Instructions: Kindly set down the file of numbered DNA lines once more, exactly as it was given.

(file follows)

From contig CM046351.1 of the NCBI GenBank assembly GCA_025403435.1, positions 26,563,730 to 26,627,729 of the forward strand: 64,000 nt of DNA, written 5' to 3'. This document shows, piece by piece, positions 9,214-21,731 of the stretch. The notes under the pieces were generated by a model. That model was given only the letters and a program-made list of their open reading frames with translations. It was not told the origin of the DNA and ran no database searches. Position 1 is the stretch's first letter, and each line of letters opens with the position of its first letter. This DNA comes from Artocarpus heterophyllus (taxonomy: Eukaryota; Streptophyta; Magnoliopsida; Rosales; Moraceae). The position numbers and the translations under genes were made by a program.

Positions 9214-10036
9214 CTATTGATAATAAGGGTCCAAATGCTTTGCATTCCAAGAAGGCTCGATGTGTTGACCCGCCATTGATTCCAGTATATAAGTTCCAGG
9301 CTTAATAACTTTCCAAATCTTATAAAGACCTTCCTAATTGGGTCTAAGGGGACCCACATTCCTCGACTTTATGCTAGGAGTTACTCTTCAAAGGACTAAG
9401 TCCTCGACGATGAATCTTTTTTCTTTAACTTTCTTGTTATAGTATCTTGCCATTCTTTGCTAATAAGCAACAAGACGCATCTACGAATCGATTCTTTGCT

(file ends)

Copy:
From contig CM046351.1 of the NCBI GenBank assembly GCA_025403435.1, positions 26,563,730 to 26,627,729 of the forward strand: 64,000 nt of DNA, written 5' to 3'. This document shows, piece by piece, positions 9,214-21,731 of the stretch. The notes under the pieces were generated by a model. That model was given only the letters and a program-made list of their open reading frames with translations. It was not told the origin of the DNA and ran no database searches. Position 1 is the stretch's first letter, and each line of letters opens with the position of its first letter. This DNA comes from Artocarpus heterophyllus (taxonomy: Eukaryota; Streptophyta; Magnoliopsida; Rosales; Moraceae). The position numbers and the translations under genes were made by a program.

Positions 9214-10036
9214 CTATTGATAATAAGGGTCCAAATGCTTTGCATTCCAAGAAGGCTCGATGTGTTGACCCGCCATTGATTCCAGTATATAAGTTCCAGG
9301 CTTAATAACTTTCCAAATCTTATAAAGACCTTCCTAATTGGGTCTAAGGGGACCCACATTCCTCGACTTTATGCTAGGAGTTACTCTTCAAAGGACTAAG
9401 TCCTCGACGATGAATCTTTTTTCTTTAACTTTCTTGTTATAGTATCTTGCCATTCTTTGCTAATAAGCAACAAGACGCATCTACGAATCGATTCTTTGCT